• The alternative is to run the gearbox at the engine end. UGH. First you will need a significant flywheel on the engine, then a soft element such as a clutch disc center spring set or a rubber giubo or other compliant element to prevent the gearbox seeing all of the engine vibe. Then you need a U-joint of some sort to the shaft, then the shaft has to be sturdy enough to carry prop level torque and speed.
Both systems require a bunch of design and analysis work to be even close to being right when you build the first copy. The first will be lighter and simpler, and thus easier to to make work. The second will be more difficult to make work as you must isolate torsional vibration of the engine in a small package, then the speed reducer, then a beefier shaft, then the prop. Oh, besides Hertog's book or other ME vibration text, you should look up critical speed calcs for shafts. Whirl mode must be prevented, with several ways of preventing it, including increased shaft diameter (and concurrent increased torsional stiffness), breaking the shaft into more pieces with U-joints and supports (like are done with many trucks), and a system of support bearings as is seen in helo tail rotor shafts.

You did not pick an easy one...

Billski
Billski, how does things change if you have an electric brushless motor instead of the ICE? I understand something needs to be done with a zillion pounds of battery for an electric plane and sorry for the thread drift but the same reasoning for a very good visibility in this design holds for fixed wing too. There can be two options: one with only battery power and the other with a serial hybrid generator.
 

wsimpso1

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Billski, how does things change if you have an electric brushless motor instead of the ICE? I understand something needs to be done with a zillion pounds of battery for an electric plane and sorry for the thread drift but the same reasoning for a very good visibility in this design holds for fixed wing too. There can be two options: one with only battery power and the other with a serial hybrid generator.
Yes, this is thread drift from the OP, but I will bite for a little.

All motors exhibit some cogging and that vibration can be a vibe input that may need to be managed. Even turbines have blade passing frequencies that show up as vibration inputs. Much of the early vibration theory was developed around steam powerplants, first steam piston engines, then steam turbines. The important thing is still the range of vibration frequencies and keeping the range of resonant modes away from the range of input vibrations. That is how you avoid exciting resonant vibrations.

If you want to talk more about this, please open a thread with your questions, etc.

Billski
 
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Blackhawk

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Oh goodness, that looks amazing- I built a previous itteration which had a dual vertical rudder and chucked it because of wanting to reduce complexity. i think by going to a single rudder i eliminated 18 parts. I would settle for 125hp but i guess there is never enough power is there.
Reducing the complexity of the tail feathers may cause you some dissapointment in handling for the sake of the 18 parts you saved.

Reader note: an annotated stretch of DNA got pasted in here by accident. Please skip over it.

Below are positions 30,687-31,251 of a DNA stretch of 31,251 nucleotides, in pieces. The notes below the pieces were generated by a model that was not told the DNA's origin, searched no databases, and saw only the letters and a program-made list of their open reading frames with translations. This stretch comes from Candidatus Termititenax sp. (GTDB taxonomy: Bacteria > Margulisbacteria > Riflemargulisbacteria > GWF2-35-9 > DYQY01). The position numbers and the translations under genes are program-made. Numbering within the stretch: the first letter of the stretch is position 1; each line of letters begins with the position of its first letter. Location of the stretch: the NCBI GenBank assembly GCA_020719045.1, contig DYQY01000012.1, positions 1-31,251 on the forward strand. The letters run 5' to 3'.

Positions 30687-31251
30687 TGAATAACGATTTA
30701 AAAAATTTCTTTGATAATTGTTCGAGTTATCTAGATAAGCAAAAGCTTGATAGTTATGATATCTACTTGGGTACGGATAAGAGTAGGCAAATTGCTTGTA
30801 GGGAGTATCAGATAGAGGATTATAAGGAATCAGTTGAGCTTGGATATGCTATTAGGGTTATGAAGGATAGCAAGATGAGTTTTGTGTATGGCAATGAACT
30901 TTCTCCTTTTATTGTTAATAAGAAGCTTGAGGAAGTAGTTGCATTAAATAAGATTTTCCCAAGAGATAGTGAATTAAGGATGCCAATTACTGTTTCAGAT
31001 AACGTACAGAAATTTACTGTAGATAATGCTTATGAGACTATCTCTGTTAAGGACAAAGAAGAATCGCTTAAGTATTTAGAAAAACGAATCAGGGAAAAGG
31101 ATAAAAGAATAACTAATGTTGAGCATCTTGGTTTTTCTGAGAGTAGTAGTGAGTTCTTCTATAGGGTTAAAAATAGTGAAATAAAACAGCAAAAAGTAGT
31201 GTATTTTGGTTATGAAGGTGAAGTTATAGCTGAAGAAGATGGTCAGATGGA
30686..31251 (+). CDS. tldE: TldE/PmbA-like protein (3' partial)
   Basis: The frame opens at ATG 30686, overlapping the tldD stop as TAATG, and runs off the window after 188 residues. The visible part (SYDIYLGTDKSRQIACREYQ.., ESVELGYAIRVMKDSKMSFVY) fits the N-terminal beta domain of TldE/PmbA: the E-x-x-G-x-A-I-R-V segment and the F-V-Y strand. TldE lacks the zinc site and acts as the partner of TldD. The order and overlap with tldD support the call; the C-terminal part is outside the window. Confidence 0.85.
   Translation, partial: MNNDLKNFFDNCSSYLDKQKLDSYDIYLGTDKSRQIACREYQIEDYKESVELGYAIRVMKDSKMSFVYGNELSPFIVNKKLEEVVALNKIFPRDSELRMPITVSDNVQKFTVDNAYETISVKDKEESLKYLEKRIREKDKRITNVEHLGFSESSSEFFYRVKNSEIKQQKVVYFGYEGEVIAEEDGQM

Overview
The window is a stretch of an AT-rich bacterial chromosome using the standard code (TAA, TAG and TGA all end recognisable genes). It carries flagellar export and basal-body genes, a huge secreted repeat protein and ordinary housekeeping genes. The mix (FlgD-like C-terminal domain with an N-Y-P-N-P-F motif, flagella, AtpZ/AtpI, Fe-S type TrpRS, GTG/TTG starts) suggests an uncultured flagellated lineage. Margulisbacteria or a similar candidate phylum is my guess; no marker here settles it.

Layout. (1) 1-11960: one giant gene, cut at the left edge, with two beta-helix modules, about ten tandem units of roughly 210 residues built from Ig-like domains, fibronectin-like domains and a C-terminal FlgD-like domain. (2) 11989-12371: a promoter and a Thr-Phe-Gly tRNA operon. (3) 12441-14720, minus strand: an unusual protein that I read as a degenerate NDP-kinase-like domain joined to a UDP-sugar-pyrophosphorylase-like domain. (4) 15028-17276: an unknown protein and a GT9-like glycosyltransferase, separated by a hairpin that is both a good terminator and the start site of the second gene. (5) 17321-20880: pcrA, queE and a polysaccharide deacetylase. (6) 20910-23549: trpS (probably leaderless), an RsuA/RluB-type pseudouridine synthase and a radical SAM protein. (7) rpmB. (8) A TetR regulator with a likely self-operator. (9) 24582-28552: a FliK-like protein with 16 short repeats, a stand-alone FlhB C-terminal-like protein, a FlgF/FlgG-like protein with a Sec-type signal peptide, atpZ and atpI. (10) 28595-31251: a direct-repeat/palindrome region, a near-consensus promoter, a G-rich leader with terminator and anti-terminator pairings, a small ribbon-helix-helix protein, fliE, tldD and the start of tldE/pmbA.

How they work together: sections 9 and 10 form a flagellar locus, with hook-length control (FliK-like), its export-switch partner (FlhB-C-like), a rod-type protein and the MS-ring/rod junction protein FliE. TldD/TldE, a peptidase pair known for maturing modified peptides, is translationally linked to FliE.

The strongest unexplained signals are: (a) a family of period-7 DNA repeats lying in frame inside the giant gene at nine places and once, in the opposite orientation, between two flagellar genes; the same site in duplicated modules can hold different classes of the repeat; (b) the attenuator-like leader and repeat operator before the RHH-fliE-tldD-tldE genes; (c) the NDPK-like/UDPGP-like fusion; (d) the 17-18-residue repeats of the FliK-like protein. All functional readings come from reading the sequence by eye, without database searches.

All gyrocopters draw air up through the rotor blades for lift; they also draw up air from the prop thrust; tractor gyros have a greater distance between the prop which lose considerable prop thrust being drawn up through the rotor baldes before it gets to the rudder.

Pusher gyros don't suffer this problem anywhere near as bad because the prop to rudder distance is very close together

Tractor gyro air movement.jpg
I would use twin rudders on any tractor gyro and with my design I could even mount three rudders.
 
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wsimpso1

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Blackhawk,

You went from prop in the front and air motion through the rotor to needing two or three tails, and that leap was way too big for me, maybe for the rest of us too. Please explain how the configuration ends up making multiple tails more desirable than a single tail. Seems to me that one would require a lot of justification to tolerate the downsides of multiple tail planes...

Billski
 

Blackhawk

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What I said above even looked confusing to me.

Just pointing out that you need good rudder authority in a tractor gyro and I would always use a H tail to get the rudders clear of the fuselage for cleaner airflow.

I also said I "could" put triple rudders if I wanted to.
 

Blackhawk

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This is the Jukka Tervamäki 2 seat tractor gyrocopter concept.

I don't like the PSRU up front having a shaft spinning about 6000rpm between me and my passanger; I'd prefer the PSRU back in the engine compartment and have the shaft spinning at about 2500rpm

He has information on the shaft: JT-11 Autogyro

Controls1.jpg JT11kab2side.jpg Controls3.jpg
 
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Blackhawk

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Rear wheel car you can pull over on the side of the road in the event of a problem and also, the shaft is under the car; not at hip height in a confined space like a gyrocopter.
 

wsimpso1

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At engine speed, it carries engine torque. Slow it down to prop speed and it carries several times engine torque. Both take being designed for their loads and speeds.

The high driveshaft between the seats exists in a lot of cars, all Corvettes up until the current one, many Euro sports cars, Cobras, and so on. Yeah, the tranny comes back past your knees, but it is shaft from there back.

Maybe a driveshaft loop or two would make sense. In a composite airframe, it could be a couple beefy Kevlar rings laminated in. That was the racecar rule to keep drivshafts out of the cabin or the ground.

Billski